Research Finds ‘Achilles Heel’ Of Brain Cancer, Hopes To Treat Deadly Glioblastoma In New Ways
In case you’ve never heard of the word glioblastoma, now is the time to learn what it is. According to the National Brain Tumor Society, a ‘Glioblastoma (GBM) is one of the most complex, deadly, and treatment-resistant cancers,’ and ‘GBM account for 49.1 percent of all primary malignant brain tumors,’ with around 10,000 people dying of GBM every year in the United States only.
But just recently, in an incredible breakthrough, scientists have found what they are considering a rogue protein that actually feeds this deadly brain cancer, and it will now help them figure out a more effective and successful way to treat this type of cancer that usually only has a 10% survival rate with less than 10% of those patients living for more than 3 years from the time they are diagnosed.
Using gene editing, these scientists have figured out a way to deactivate this protein. And in the process, it stops the tumor from growing. They also say that this is a highly encouraging sign.
Professor Alea Mills, who happens to be the paper’s lead author shares, “The aggressiveness of glioblastoma is notorious. The norm is to do surgery, treat with harsh drugs and just hope for the best.”
Professor Mills and the rest of her team have tagged this find as the “Achilles heel of glioblastomas,” since it may not only bring them to better forms of treatment for this usually fatal cancer, but it may also help scientists better understand why these cancers are so aggressive in the first place.
It was explained that the bromodomain-containing protein 8, otherwise referred to as BRD8, managed to suppress the activity of the P53 gene, which also happens to be the most vital cancer-preventing portion of a cell. The P53 codes for proteins manage to stop the cells from dividing when they should usually die, and notably, almost every type of cancer relies on the disruption to the P53 activity or their production.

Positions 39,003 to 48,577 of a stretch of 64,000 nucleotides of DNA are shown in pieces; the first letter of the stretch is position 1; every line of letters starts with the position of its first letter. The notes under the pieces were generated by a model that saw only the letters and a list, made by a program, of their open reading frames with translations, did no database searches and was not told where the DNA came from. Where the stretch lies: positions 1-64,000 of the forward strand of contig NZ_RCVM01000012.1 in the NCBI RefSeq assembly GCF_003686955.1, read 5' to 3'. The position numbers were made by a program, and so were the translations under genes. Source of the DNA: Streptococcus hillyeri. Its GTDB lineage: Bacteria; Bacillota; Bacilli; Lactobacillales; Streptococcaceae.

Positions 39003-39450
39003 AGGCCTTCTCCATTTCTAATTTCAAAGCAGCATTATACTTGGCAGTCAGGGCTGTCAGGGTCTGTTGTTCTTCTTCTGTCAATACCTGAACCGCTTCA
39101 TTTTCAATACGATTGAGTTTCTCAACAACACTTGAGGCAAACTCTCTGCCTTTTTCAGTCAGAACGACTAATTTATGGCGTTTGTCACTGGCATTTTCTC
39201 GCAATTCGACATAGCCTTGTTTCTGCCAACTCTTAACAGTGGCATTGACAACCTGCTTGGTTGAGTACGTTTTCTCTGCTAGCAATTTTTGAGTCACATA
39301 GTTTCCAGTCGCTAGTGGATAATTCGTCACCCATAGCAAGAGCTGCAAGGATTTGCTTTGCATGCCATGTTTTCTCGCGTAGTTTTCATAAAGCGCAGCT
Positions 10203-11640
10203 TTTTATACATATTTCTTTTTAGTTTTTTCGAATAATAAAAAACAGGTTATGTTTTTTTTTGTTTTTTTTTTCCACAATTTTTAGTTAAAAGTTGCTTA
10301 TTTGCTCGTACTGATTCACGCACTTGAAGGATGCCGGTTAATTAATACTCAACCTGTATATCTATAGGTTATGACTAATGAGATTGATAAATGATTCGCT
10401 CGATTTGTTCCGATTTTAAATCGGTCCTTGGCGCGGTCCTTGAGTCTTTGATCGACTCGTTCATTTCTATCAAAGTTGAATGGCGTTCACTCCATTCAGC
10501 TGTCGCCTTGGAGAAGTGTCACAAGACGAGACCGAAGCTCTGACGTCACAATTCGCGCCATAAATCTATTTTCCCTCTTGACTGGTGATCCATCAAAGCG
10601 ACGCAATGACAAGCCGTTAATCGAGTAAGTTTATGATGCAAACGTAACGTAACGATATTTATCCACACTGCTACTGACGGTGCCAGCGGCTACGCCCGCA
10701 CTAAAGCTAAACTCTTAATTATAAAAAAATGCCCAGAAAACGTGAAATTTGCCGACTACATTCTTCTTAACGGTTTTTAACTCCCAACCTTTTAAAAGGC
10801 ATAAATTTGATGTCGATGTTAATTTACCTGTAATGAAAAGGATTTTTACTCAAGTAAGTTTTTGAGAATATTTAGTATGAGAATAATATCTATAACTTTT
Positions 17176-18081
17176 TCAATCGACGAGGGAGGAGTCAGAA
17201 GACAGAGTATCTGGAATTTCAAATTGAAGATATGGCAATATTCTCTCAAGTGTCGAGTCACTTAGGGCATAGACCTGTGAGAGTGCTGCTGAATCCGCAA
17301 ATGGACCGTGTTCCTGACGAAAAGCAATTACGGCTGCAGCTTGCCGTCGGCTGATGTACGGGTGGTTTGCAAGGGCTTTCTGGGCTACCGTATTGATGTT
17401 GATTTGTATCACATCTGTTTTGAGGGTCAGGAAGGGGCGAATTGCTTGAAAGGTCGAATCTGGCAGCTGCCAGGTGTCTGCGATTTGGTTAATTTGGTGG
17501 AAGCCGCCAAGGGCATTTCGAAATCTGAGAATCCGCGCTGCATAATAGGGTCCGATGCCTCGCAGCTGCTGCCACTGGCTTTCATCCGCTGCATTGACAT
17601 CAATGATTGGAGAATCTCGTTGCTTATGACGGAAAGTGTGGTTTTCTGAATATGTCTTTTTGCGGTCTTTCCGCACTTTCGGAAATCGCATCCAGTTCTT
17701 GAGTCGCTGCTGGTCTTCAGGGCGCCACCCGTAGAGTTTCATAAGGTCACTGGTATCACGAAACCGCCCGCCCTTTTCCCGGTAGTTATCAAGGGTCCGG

During their experiments, the researchers were able to deactivate the BRD8 by using a ‘pioneering gene editing technique.’ They found that without an overactive BRD8, the P53 proteins were able to code normally once more and the tumors, which were taken from human patients and transplanted into mice, were stopped in their tracks.
In addition, when the team deactivated the BRD8, they found that the P53 gene unlocked and as a result, the tumors stopped growing, and the rodents were able to live longer.
The study findings, which were published in Nature journal, suggest that should drugs be given that precisely target BRD8, it may just work to fight against glioblastoma.
It’s the hope of Professor Mills that these new findings may just be the breakthrough that doctors are looking for to turn what would normally be considered an almost fatal brain cancer diagnosis into a treatable, manageable, disease that may hopefully extend the life expectancy of patients by a remarkable amount.